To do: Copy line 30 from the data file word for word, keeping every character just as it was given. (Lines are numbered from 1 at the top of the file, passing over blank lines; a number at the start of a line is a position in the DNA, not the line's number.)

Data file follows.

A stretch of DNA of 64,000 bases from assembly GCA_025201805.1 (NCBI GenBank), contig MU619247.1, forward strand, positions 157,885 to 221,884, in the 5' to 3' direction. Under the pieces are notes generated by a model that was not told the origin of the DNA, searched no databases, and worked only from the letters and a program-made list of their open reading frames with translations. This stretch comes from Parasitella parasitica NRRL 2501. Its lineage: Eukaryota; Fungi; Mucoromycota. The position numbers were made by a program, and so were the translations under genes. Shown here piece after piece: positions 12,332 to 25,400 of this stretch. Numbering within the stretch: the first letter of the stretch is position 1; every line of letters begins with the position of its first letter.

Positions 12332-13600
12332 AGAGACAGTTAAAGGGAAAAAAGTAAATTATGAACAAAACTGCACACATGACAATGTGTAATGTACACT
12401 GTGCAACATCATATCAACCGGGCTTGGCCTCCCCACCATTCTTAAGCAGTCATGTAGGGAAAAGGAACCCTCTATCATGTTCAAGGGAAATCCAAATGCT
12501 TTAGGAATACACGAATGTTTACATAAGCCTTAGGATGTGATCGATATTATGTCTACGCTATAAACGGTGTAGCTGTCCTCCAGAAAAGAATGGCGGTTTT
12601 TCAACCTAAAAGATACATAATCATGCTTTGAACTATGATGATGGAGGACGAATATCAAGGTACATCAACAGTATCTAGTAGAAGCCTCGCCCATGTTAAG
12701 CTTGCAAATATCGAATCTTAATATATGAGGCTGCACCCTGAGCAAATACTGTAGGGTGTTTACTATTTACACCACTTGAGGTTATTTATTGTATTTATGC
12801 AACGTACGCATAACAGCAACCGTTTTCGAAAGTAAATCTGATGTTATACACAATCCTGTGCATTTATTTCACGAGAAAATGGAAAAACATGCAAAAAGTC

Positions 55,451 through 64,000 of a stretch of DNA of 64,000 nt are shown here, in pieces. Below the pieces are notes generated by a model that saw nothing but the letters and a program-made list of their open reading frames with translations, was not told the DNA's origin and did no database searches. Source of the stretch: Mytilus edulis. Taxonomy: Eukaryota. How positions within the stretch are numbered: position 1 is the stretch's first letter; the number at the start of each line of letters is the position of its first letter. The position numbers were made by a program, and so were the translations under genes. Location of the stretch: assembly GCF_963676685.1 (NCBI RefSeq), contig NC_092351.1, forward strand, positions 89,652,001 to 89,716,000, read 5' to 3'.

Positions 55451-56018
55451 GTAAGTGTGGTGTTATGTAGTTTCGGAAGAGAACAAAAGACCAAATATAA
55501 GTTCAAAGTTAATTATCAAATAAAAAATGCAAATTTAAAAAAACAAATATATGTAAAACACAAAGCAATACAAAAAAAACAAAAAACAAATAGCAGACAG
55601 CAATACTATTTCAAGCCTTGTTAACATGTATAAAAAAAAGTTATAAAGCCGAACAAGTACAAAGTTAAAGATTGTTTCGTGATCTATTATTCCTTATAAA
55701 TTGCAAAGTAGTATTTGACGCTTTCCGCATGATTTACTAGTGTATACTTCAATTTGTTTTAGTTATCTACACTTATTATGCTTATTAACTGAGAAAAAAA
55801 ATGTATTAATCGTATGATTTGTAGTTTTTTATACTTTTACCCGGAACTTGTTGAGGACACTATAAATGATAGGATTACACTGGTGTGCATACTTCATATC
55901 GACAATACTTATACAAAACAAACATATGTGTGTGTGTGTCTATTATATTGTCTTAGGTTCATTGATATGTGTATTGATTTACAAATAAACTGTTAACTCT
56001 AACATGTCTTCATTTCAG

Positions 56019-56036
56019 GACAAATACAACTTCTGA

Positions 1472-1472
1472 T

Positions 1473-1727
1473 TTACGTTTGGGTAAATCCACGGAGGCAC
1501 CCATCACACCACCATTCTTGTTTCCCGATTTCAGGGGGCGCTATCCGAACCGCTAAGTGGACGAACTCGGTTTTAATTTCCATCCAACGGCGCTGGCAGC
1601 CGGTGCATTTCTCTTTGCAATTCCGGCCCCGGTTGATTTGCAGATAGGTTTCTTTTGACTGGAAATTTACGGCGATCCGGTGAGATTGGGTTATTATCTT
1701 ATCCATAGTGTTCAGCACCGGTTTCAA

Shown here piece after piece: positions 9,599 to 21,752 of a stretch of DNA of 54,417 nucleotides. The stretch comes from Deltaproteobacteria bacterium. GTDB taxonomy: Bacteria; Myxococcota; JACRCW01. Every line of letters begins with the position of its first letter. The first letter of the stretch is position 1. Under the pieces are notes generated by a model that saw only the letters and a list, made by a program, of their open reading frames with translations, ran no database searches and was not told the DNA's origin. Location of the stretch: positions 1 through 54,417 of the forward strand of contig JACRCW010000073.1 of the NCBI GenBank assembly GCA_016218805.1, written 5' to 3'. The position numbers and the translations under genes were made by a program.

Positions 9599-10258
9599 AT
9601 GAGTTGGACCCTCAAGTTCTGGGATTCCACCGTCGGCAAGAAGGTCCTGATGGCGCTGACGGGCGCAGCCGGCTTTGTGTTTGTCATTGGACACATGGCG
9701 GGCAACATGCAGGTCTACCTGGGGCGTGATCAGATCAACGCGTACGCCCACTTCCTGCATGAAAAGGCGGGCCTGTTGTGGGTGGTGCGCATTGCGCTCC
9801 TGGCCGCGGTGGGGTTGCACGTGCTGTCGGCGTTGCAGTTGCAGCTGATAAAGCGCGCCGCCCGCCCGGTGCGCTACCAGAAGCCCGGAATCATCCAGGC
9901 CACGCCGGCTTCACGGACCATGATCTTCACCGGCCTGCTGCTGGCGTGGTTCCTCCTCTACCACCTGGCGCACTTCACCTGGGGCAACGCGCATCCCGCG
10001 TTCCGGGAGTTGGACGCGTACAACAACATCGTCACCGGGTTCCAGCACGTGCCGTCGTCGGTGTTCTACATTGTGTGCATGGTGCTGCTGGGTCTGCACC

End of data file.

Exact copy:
9601 GAGTTGGACCCTCAAGTTCTGGGATTCCACCGTCGGCAAGAAGGTCCTGATGGCGCTGACGGGCGCAGCCGGCTTTGTGTTTGTCATTGGACACATGGCG